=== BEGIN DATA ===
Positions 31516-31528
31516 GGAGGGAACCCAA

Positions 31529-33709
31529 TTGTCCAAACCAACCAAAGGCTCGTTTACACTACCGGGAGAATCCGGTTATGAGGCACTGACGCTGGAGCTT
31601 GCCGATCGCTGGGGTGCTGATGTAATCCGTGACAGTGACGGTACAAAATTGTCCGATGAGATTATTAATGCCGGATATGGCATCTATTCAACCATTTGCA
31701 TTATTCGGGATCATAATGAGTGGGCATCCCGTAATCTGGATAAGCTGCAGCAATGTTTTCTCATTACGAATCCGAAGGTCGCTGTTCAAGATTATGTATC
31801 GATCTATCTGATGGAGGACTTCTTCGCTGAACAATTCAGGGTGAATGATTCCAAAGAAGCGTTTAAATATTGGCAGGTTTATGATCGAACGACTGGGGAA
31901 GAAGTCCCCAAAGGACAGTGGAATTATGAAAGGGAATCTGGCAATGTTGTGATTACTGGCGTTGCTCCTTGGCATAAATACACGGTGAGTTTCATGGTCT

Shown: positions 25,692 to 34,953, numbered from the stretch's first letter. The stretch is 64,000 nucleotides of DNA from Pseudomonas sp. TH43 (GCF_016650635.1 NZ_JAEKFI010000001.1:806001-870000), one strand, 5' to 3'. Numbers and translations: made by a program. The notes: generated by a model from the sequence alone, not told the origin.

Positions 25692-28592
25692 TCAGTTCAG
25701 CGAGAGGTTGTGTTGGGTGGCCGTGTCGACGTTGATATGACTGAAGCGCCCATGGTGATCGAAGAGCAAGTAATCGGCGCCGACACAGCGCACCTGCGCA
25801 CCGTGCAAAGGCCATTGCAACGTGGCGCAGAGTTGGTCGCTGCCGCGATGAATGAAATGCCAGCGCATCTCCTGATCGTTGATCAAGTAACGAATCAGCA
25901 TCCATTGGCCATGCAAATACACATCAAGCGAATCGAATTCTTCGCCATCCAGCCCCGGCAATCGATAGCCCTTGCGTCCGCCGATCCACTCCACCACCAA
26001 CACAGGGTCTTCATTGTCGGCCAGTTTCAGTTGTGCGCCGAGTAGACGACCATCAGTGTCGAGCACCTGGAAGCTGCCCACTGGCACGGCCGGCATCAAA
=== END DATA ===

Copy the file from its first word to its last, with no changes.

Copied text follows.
Positions 31516-31528
31516 GGAGGGAACCCAA

Positions 31529-33709
31529 TTGTCCAAACCAACCAAAGGCTCGTTTACACTACCGGGAGAATCCGGTTATGAGGCACTGACGCTGGAGCTT
31601 GCCGATCGCTGGGGTGCTGATGTAATCCGTGACAGTGACGGTACAAAATTGTCCGATGAGATTATTAATGCCGGATATGGCATCTATTCAACCATTTGCA
31701 TTATTCGGGATCATAATGAGTGGGCATCCCGTAATCTGGATAAGCTGCAGCAATGTTTTCTCATTACGAATCCGAAGGTCGCTGTTCAAGATTATGTATC
31801 GATCTATCTGATGGAGGACTTCTTCGCTGAACAATTCAGGGTGAATGATTCCAAAGAAGCGTTTAAATATTGGCAGGTTTATGATCGAACGACTGGGGAA
31901 GAAGTCCCCAAAGGACAGTGGAATTATGAAAGGGAATCTGGCAATGTTGTGATTACTGGCGTTGCTCCTTGGCATAAATACACGGTGAGTTTCATGGTCT

Shown: positions 25,692 to 34,953, numbered from the stretch's first letter. The stretch is 64,000 nucleotides of DNA from Pseudomonas sp. TH43 (GCF_016650635.1 NZ_JAEKFI010000001.1:806001-870000), one strand, 5' to 3'. Numbers and translations: made by a program. The notes: generated by a model from the sequence alone, not told the origin.

Positions 25692-28592
25692 TCAGTTCAG
25701 CGAGAGGTTGTGTTGGGTGGCCGTGTCGACGTTGATATGACTGAAGCGCCCATGGTGATCGAAGAGCAAGTAATCGGCGCCGACACAGCGCACCTGCGCA
25801 CCGTGCAAAGGCCATTGCAACGTGGCGCAGAGTTGGTCGCTGCCGCGATGAATGAAATGCCAGCGCATCTCCTGATCGTTGATCAAGTAACGAATCAGCA
25901 TCCATTGGCCATGCAAATACACATCAAGCGAATCGAATTCTTCGCCATCCAGCCCCGGCAATCGATAGCCCTTGCGTCCGCCGATCCACTCCACCACCAA
26001 CACAGGGTCTTCATTGTCGGCCAGTTTCAGTTGTGCGCCGAGTAGACGACCATCAGTGTCGAGCACCTGGAAGCTGCCCACTGGCACGGCCGGCATCAAA